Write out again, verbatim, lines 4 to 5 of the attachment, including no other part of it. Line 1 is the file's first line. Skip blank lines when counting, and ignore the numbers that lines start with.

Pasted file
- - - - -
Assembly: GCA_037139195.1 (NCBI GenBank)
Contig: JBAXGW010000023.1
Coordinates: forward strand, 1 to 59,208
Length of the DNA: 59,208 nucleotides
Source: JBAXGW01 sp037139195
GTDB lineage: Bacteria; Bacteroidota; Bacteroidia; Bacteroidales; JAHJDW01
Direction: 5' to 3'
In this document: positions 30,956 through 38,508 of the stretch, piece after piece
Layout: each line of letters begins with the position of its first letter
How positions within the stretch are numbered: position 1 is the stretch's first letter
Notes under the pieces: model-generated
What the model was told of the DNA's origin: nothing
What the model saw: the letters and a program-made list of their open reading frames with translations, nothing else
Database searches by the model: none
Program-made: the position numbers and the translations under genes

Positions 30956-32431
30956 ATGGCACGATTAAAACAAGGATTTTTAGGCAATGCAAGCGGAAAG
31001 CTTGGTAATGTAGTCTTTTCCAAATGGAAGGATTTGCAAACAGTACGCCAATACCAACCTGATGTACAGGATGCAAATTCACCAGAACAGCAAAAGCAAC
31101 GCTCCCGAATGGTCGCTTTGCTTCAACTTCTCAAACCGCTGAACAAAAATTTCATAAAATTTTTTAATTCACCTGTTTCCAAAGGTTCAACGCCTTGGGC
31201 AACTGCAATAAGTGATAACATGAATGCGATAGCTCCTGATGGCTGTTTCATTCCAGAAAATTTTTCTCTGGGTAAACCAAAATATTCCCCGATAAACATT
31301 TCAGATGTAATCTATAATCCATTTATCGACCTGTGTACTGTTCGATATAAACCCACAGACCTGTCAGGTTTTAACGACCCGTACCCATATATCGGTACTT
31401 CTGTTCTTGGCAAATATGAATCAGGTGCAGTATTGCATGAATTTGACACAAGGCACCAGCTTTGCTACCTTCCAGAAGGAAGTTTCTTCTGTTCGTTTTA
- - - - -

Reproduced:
Length of the DNA: 59,208 nucleotides
Source: JBAXGW01 sp037139195